The Dartmouth Observer
Friday, February 03, 2006
Do Pictures Add to the Blogging Experience?
As many of you faithful readers may have noticed, I have begun to incorporate pictures and comics as additional commentary on this blog.
You may be wandering why have I done that? There are four reasons for this change.
The first is that pictures break the uniform flow of text. While I generally enjoy my writing, looking a page of titles and text makes the blog seems more stuffy than it needs to. The weight of the blog stems from the hefty topics it decides to lift.
The second is that pictures grant you a concrete snapshot of the images that I believe define the debates upon which I comment and to which I hope to add. Thus, if we take a recent post of mine, Does Being Gay Make You an Enemy of the People?, I have four pictures to accompany that post. The first picture juxtaposes the military nature of the management of New Orlean's displaced, while portraying the displaced in more dignity than the pictures of darkened bloated bodies floating in the water. The second picture, with the sign "We all deserve the freedom to marry", accomplishes two very important conceptual moves for me. One, the sign itself connects the issue of marriage to the issue of positive rights; the push for gay marriage, then, is a push for equality of freedoms granted by the government. Two, this ideal of positive liberty under conditions of equality hangs under the American flag, suggesting that there is nothing foreign to American politics about this ideal.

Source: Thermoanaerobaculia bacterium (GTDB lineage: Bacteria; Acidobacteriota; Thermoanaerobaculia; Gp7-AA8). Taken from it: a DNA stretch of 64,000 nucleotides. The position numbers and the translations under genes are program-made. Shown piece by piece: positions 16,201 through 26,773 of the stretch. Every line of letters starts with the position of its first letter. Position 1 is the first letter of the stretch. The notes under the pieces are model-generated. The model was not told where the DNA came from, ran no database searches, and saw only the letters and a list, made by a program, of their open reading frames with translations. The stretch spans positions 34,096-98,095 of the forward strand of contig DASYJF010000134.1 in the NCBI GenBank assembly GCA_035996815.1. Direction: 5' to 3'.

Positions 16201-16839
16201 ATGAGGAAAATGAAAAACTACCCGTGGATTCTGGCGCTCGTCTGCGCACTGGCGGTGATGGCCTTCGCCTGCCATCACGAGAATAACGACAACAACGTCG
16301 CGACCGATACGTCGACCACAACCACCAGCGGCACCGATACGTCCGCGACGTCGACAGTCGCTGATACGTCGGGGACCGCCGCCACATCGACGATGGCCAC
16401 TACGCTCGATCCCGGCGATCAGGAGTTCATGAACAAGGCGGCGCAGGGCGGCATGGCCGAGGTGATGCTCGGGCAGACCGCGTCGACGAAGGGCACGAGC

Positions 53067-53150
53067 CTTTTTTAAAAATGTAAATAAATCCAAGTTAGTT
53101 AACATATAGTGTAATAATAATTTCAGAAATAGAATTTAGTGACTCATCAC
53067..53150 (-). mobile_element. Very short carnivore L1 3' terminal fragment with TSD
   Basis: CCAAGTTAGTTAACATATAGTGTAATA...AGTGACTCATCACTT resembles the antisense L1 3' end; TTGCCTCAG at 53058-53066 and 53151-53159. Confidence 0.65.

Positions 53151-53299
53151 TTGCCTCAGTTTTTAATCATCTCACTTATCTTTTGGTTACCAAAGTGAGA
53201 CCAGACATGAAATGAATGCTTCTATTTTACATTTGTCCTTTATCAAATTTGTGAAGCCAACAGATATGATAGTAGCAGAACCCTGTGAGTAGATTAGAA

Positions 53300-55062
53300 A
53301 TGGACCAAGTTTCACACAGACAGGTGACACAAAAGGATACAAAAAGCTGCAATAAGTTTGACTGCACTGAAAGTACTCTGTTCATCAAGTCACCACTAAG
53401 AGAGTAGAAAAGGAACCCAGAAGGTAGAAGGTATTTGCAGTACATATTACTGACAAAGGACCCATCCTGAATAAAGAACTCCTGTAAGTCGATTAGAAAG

The third is that pictures connect images of the politicians about whom I comment--Bush, Hilary Clinton, Condi Rice, John McCain--to my argument about them. I try and search for pictures that do not demean my subject, or, unnecessarily paint them in a bad light.
Fourth, and finally, comics allow me to juxtapose bitter ironies. The comic accompanying my post, How Domestic Pressures Against the Iraq War Will Cause Mass Killing, best demonstrates my case.
All in all, I hope that the use of pictures improves your reading experience of this blog while further illuminating the thought processes which motivate me to both scholarship and civic engagement.